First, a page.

Bankruptcy and Insider Trading: Differences Between Exchange-Listed and OTC Firms

Authors

  • THOMAS GOSNELL,

  • ARTHUR J. KEOWN,

  • JOHN M. PINKERTON

    Search for more papers by this author
    • Assistant Professor, Department of Finance, University of Miami; The R. B. Pamplin Professor of Finance, Department of Finance, The R. B. Pamplin College of Business, Virginia Polytechnic Institute and State University; and Crestar Professor of Banking, Department of Finance, The R. B. Pamplin College of Business, Virginia Polytechnic Institute and State University, respectively. We are grateful to an anonymous referee for this Journal and René Stulz for their comments and suggestions. We also wish to thank John Wright and Robert Gabele of Investnet Group, Inc., for generously supplying the data and the University of Miami School of Business Administration Corporate Affiliates for their financial support.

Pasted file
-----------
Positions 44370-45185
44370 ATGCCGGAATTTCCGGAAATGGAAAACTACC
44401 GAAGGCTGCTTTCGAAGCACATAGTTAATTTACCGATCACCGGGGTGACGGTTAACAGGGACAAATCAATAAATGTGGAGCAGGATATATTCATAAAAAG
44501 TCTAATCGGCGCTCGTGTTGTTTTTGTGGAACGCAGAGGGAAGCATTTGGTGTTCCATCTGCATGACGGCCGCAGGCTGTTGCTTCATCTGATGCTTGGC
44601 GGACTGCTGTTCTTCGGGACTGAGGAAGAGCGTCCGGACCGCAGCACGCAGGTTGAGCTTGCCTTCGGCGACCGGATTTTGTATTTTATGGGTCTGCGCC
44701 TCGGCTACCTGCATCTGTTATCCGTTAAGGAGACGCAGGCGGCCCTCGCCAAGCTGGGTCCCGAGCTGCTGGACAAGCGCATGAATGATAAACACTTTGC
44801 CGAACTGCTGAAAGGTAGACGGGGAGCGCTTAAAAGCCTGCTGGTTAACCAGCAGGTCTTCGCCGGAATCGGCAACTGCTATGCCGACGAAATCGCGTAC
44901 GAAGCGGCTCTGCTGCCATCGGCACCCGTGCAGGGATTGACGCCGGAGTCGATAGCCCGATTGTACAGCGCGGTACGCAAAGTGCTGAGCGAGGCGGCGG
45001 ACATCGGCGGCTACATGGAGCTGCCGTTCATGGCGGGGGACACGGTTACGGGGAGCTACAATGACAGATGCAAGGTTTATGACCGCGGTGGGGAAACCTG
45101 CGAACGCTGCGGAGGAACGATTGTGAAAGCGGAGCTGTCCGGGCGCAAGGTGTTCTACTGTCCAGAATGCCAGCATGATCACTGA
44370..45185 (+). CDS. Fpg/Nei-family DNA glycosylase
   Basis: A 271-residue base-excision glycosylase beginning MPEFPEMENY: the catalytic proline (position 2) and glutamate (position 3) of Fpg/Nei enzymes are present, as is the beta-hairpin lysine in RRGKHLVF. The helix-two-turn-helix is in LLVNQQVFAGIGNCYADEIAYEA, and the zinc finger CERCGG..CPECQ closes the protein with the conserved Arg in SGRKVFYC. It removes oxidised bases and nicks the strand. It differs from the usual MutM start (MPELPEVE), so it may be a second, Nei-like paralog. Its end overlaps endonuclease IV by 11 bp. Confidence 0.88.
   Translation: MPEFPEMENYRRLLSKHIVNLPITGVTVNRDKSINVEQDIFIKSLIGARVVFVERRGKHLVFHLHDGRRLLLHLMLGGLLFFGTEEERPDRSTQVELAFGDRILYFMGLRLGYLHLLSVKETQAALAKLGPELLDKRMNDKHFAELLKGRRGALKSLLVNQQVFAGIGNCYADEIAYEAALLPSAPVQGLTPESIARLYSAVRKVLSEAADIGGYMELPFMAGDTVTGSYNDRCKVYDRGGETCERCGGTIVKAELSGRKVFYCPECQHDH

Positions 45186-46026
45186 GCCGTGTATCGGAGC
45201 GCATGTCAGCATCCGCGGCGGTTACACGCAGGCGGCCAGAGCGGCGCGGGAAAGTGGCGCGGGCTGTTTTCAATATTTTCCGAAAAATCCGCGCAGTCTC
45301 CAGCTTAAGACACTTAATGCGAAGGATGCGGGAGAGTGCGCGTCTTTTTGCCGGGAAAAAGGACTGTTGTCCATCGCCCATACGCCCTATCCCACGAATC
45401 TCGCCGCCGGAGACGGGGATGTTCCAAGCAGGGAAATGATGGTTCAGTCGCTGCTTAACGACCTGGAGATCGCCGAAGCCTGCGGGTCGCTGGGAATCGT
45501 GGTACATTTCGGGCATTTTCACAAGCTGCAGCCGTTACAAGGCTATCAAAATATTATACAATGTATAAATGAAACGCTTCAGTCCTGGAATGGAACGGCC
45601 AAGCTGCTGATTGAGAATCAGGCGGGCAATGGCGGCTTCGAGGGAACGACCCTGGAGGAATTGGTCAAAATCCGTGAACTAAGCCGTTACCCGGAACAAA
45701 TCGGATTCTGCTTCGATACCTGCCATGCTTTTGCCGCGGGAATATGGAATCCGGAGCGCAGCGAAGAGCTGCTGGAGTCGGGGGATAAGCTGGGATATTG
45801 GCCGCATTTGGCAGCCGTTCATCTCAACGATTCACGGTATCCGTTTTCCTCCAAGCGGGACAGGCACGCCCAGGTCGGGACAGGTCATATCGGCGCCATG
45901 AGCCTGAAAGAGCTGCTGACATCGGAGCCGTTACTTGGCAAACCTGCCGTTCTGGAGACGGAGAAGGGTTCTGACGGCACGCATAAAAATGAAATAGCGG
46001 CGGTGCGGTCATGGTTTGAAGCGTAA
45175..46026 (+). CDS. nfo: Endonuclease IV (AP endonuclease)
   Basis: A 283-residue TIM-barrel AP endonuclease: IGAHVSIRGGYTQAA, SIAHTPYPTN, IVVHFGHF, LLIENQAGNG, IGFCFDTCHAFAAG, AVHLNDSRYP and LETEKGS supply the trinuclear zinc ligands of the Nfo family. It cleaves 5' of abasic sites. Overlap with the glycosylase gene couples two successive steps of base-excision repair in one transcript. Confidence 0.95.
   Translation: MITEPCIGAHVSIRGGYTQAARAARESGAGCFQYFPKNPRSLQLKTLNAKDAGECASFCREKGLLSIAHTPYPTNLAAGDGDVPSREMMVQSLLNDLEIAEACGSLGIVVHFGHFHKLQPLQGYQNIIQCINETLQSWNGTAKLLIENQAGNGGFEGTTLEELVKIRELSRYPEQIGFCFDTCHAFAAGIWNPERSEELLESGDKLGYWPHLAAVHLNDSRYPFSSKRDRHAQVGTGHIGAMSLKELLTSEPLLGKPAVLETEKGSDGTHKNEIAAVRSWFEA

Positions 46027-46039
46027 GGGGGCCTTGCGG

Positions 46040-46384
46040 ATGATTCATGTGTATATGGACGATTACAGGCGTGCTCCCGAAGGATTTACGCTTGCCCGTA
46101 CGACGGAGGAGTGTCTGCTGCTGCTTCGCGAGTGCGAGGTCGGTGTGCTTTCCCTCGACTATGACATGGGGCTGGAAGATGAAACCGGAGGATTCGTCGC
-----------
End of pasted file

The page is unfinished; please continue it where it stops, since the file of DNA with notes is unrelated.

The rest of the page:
ABSTRACT

Over the two-year period prior to the bankruptcy announcement, insider trading is significantly greater for OTC bankrupt firms, but not for exchange-listed firms, than for an industry-size matched sample of nonbankrupt firms. In addition, the level of insider selling increases over the final five months leading to the first public announcement of OTC firms. Finally, firms displaying the most negative price reaction over the announcement period are found to have a significantly larger proportion of insider selling than other firms.

Ancillary